Mentoring Through Weight Training

This article originally appeared in the February 2012 issue of MemphiSport.

Growing up is hard to do – something that Kelvin “York” Brown knows all too well. Born and raised in New York City, “York” Brown draws his nickname both from his roots in the Big Apple as well as from his demeanor that so perfectly reflects the attitude and toughness of the nation’s largest city.

During his days growing up in the big city, York was exposed to all the distractions that kids and teenagers often fall victim to in their development process. Luckily, York was enrolled in a program during his youth called the Police Athletic League (PAL) where he was educated about the dangers of things like drugs, alcohol and steroids.

“Through the grace of God, I was exposed to all those things at a young age,” York explained. “So, in order to be able to participate in that league’s games and what not, you had to attend all these training sessions. Those sessions were invaluable.”

That experience and the quick maturation of his son, Kelvin Brown II – known as Scotty – led York to the idea of starting his own version of the PAL program. Scotty plays football for Shelby Youth Sports (SYS), and York quickly noticed a lack of proper instruction off the field.

“I wanted to make sure he was getting the proper training and getting exposed to the right kinds of things,” York said. “This is the age when kids start getting exposed to drugs, alcohol, steroids and other things like that.”

Standing well over six-feet and built like a boxer, York’s pure physicality is something a person notices as soon as he steps into the room. That type of presence and the way kids reacted to it, York says, is what led him to start his program.“Kids see a buff guy, and they are just drawn to him. (Scotty) told me kids were asking how to get muscles, so I wanted to make sure they knew what they are doing,” York said.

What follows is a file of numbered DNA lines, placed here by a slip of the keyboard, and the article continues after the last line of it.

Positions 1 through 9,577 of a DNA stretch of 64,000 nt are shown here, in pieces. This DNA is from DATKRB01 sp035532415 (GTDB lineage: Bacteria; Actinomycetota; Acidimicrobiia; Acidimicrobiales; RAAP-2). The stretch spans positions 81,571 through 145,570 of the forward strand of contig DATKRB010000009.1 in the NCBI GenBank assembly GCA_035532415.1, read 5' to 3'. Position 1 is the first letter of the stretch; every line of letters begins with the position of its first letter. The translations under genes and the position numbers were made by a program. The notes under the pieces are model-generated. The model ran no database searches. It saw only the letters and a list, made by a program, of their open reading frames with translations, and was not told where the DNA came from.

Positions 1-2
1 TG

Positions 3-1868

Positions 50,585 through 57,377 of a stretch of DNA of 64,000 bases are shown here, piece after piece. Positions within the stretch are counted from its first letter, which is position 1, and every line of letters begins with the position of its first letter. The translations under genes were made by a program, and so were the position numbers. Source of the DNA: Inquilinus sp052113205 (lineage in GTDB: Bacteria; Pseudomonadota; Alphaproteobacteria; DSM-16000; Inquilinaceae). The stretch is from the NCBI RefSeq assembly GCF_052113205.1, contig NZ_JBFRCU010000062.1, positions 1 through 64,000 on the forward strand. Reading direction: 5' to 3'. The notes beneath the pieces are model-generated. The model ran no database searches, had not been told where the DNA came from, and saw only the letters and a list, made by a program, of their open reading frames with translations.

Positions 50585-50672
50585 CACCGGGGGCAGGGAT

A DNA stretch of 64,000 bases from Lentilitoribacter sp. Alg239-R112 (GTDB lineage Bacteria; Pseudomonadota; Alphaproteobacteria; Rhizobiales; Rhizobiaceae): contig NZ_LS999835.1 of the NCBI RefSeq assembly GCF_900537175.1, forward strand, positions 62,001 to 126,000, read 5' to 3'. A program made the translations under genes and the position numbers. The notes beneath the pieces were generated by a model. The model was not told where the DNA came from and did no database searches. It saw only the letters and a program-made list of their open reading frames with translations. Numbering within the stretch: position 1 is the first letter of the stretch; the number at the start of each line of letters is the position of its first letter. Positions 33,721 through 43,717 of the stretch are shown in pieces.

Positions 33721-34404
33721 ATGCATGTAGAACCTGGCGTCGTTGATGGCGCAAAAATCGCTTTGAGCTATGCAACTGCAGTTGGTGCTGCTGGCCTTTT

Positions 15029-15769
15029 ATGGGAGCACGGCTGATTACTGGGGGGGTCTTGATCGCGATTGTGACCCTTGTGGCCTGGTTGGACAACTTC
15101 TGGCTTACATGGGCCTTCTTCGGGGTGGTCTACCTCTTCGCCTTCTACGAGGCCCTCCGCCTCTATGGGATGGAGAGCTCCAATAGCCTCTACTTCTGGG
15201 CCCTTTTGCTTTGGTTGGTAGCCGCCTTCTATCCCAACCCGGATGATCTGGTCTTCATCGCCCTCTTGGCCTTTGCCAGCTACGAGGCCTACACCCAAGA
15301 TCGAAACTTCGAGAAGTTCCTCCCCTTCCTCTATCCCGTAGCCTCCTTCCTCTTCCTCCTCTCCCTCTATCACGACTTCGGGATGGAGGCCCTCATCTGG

York’s program goes beyond the science of fitness and delves deeply into the psychology of becoming a successful athlete. As he points out to the children, a superior athlete draws his strengths from both his mind and his body. Success as an athlete is something York knows well, going back to his days as an All-American on the basketball court and in the classroom for the Buffalo Bison. Therefore, York mentors the kids about proper diet and fitness in addition to leading them through workout routines.

Along with CeeCee Hines, another trainer at Power Life Fitness, York trains the children – who are ages 12 through 16 – on Tuesdays, Saturdays and Sundays. While many group exercises are performed, fitness and diet plans are tailored for each member of the class.

“They do a full body workout, so it doesn’t focus on one area,” York said. “You have to understand that kids’ bodies are still developing and you can only push the muscle and muscle fibers so far.”

The focus of the program – just like the focus for everyone involved at Power Life – is to have a plan for fitness and dieting each and every day. York’s program with the kids provides a blueprint of healthy living for the children to follow. “Our whole thing here at Power Life is for you to know what you’re going to do and how you’re going to do it each and every day.”

The program, which started with just a few kids that were involved with his son’s youth football team, has quickly ballooned to 14 children that come from a diverse array of backgrounds. “I have kids that go to ECS. I have kids that go to Melrose. I have kids that go to Houston. They all come to me. The words just kind of got out.”

Tory Dotson has two sons – Sidney and Tyler – that play with York’s son in the SYS football leagues and says York’s program is the best around. “With York’s experience and background, I knew this was the best place for my kids to be,” Dotson said. “Especially with my oldest son who had hip surgery in August – we get training and physical therapy all at the same place with York. He’s the best.”

York’s influence and results with the children was so apparent that he inspired some of the parents to start their own training regiments. Dotson is now in his fourth week of working out his own plan with Power Life Fitness, and he says the results are already noticeable.

“I was hurting so bad my first week in here, but I’m really starting to get into it,” Dotson said. “The changes are noticeable. I sleep better and feel better when I wake up in the mornings. It’s nice to do something with the kids, too.”

Whether your children are striving to be the best at their respective sport or just trying to start living a healthier lifestyle, York’s training program is the place for them. For more information, contact Power Life Fitness at 901-454-0003 or visit them online at

Written by Preston McClellan, Photos by Chris Evans

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